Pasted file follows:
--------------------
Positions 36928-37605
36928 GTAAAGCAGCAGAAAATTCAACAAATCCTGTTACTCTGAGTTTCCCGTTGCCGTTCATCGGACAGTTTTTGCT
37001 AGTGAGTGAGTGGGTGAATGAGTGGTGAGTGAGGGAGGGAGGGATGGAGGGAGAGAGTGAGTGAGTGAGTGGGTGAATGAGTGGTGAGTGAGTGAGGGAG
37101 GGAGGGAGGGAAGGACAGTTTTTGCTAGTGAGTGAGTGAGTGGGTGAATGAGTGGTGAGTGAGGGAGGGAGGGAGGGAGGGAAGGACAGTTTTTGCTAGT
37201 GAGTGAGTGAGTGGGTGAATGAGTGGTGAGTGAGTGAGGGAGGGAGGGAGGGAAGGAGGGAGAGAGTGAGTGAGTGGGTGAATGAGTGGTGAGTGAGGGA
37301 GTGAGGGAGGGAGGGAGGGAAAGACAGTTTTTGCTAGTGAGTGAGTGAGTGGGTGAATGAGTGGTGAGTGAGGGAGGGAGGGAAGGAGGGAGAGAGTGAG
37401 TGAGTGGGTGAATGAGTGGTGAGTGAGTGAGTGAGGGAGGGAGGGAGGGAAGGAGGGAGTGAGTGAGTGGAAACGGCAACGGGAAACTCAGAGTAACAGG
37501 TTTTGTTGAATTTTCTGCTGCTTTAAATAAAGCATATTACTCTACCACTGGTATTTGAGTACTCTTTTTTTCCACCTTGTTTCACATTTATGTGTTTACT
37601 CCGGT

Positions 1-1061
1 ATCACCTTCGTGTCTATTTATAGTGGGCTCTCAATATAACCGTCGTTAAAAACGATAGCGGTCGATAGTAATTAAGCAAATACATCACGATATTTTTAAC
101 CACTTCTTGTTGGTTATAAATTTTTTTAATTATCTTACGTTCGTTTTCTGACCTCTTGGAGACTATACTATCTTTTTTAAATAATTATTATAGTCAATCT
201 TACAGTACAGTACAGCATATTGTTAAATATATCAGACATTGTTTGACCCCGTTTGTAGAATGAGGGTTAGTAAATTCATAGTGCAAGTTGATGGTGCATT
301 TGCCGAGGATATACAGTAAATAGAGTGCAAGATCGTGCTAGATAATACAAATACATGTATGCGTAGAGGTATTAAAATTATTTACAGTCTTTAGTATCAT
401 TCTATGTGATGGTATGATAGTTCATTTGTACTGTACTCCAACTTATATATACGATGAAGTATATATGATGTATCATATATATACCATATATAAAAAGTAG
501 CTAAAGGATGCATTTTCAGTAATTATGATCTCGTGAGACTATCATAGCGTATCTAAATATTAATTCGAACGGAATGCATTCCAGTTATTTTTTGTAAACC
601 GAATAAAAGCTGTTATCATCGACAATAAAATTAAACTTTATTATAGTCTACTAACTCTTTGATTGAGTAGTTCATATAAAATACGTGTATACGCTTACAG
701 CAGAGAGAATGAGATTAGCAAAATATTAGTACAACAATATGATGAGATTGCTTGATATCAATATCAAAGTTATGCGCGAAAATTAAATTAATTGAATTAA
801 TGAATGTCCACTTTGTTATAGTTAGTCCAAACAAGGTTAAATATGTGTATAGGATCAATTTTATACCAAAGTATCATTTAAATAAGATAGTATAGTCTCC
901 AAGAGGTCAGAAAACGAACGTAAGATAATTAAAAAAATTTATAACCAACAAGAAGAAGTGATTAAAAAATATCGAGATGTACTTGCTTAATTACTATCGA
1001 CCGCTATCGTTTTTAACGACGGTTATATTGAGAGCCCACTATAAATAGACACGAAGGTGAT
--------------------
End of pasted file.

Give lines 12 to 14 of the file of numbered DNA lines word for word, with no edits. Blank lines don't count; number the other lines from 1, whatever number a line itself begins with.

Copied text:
101 CACTTCTTGTTGGTTATAAATTTTTTTAATTATCTTACGTTCGTTTTCTGACCTCTTGGAGACTATACTATCTTTTTTAAATAATTATTATAGTCAATCT
201 TACAGTACAGTACAGCATATTGTTAAATATATCAGACATTGTTTGACCCCGTTTGTAGAATGAGGGTTAGTAAATTCATAGTGCAAGTTGATGGTGCATT
301 TGCCGAGGATATACAGTAAATAGAGTGCAAGATCGTGCTAGATAATACAAATACATGTATGCGTAGAGGTATTAAAATTATTTACAGTCTTTAGTATCAT